Shock (Not)! Public Employees Like Pensions

DB chosen even when the retirement plan default option favors 401k-style plan

401k, pensions, retirementThese state social workers like what they see in their defined benefit retirement plans.

Even though public and private sector employers find them impossible to afford, a new study reports that public sector employees with a retirement plan choice overwhelmingly choose defined benefit pension plans over 401k-style defined contribution accounts.

While the latter might soon be the only option left, of the eight states studied that offer employees such a choice, the DB pension take-up rates in 2015 were 80 percent or higher in six states.

Two of the plans studied had pension take-up rates higher than 95 percent, while Florida and Michigan had take-up rates of 76 percent and 75 percent, respectively.

Importantly, the research finds that even when the retirement plan default option favors a 401k-style plan, most employees still select a pension plan.

For example, in Washington the default retirement plan is a combination DB/DC plan. Employees must affirmatively act to elect to participate in the DB pension plan instead, and they do. Most newly-hired employees–six out of every 10 new hires–actively choose a pension plan.

The findings are contained in a new study, “Decisions, Decisions: An Update on Retirement Plan Choices for Public Employees and Employers.”

The research is co-authored by Jennifer Brown, manager of research for the National Institute on Retirement Security and Matt Larrabee, principal and consulting actuary with Milliman.

“When employees have a choice, pensions continue to win in a landslide,” report co-author Jennifer Brown said in a statement. “These findings indicate that public employees highly value their pension benefits, which is consistent with NIRS’ polling that finds Americans strongly support pensions for providing economic security in retirement. Notably, our polling also indicates that public employees strongly agree that all Americans should have a pension.”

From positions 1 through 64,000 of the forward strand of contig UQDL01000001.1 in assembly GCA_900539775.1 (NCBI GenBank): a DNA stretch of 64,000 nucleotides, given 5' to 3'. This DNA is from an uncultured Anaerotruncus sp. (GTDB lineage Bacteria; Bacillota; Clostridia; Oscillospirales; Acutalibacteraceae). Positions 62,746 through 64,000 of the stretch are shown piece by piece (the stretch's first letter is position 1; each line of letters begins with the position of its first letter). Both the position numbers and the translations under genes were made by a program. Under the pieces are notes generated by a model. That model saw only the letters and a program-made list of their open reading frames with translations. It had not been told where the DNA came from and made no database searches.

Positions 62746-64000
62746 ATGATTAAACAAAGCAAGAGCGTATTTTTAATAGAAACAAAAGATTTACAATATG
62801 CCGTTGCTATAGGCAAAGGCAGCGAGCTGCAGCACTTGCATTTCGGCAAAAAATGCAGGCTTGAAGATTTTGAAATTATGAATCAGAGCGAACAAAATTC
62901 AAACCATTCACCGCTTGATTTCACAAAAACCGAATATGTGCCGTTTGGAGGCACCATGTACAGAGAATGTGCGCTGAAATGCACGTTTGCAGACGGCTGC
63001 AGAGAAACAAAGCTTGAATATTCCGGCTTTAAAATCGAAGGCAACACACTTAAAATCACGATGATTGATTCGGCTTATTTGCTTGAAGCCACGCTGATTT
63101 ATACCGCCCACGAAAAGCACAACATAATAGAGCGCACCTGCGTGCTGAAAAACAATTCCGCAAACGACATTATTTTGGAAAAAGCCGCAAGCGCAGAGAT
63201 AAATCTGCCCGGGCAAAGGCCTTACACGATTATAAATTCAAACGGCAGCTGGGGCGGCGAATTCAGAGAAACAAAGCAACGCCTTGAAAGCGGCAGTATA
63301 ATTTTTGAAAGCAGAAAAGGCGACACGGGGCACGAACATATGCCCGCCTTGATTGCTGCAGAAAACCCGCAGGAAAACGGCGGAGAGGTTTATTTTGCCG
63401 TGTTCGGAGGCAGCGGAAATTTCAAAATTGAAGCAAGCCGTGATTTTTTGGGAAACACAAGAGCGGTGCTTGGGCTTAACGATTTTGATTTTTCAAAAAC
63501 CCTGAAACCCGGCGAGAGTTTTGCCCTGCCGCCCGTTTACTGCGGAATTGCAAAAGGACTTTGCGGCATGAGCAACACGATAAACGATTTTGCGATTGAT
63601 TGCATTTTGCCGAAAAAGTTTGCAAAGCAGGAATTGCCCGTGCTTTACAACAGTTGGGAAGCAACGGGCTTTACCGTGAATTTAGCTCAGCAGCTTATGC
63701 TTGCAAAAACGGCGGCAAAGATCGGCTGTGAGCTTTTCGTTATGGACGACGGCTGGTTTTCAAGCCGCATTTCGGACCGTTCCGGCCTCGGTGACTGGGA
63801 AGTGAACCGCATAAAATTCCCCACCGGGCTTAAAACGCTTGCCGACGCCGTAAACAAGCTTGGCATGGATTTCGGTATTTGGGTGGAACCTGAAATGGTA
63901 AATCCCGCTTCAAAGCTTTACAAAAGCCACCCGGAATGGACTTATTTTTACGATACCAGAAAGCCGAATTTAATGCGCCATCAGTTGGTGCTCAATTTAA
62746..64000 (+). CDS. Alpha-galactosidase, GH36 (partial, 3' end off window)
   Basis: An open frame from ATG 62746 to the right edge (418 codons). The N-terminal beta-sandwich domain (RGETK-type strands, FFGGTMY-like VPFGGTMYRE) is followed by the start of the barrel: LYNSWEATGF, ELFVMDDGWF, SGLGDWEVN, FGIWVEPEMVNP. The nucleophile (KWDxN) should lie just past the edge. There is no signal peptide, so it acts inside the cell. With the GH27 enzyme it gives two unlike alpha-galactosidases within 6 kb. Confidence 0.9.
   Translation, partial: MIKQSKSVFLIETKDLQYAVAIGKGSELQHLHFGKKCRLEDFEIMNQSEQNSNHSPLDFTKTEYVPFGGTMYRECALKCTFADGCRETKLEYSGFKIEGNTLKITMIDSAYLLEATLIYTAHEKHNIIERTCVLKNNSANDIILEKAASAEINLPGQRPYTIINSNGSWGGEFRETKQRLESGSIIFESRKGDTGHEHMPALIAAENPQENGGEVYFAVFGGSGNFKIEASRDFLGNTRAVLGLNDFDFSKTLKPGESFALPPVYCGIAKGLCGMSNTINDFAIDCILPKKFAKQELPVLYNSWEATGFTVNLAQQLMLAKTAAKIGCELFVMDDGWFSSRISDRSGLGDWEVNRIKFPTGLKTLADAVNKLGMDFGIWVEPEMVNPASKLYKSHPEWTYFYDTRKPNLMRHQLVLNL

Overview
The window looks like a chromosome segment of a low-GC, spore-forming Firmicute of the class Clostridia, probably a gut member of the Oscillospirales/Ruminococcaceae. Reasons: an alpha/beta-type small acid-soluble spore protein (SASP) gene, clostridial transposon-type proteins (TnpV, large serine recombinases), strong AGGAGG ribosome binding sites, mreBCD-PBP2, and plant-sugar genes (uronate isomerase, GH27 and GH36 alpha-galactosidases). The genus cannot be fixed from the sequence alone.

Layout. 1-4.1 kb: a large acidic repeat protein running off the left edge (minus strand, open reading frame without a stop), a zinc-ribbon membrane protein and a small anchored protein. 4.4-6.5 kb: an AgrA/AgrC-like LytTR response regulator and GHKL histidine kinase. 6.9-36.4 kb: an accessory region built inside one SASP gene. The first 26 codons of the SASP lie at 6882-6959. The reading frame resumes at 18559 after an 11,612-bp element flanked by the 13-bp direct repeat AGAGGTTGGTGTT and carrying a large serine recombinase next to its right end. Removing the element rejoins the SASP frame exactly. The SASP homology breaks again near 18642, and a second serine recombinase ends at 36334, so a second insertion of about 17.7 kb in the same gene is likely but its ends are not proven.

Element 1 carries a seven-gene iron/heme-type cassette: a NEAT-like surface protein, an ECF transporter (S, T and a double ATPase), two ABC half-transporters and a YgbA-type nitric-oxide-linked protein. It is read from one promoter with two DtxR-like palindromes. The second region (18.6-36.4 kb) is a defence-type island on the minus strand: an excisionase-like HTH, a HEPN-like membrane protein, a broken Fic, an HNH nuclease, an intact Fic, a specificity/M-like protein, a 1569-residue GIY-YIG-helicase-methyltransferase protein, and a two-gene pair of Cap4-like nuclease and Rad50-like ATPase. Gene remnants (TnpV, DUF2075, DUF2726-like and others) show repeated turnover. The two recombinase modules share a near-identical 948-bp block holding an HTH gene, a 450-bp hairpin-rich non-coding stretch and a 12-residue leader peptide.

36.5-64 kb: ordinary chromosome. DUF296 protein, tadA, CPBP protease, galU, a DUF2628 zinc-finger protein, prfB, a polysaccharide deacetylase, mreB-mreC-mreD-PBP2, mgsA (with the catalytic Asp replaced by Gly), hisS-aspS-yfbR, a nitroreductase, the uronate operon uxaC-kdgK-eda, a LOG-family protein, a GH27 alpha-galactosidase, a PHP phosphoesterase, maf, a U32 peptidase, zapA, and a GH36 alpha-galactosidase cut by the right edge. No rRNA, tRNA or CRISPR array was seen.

“Our findings also suggest that the public sector is unlikely to mimic the trend away from pensions as seen in the private sector for two reasons,” she added. “First, there is strong employee support for pensions. Second, DB pensions remain the most cost-effective way for public employers to provide a modest and secure retirement benefit for employees who typically earn less than comparable private sector employee.”

The research also indicates that employees directing their own investments typically tend to earn lower investment returns than that of state pension plans.

The investment advantage in public DB pensions can be attributed to three factors: lower expenses, professional asset management and an optimal investment allocation used by the DB plan over decades. DB pension plans also benefit from longevity risk pooling.

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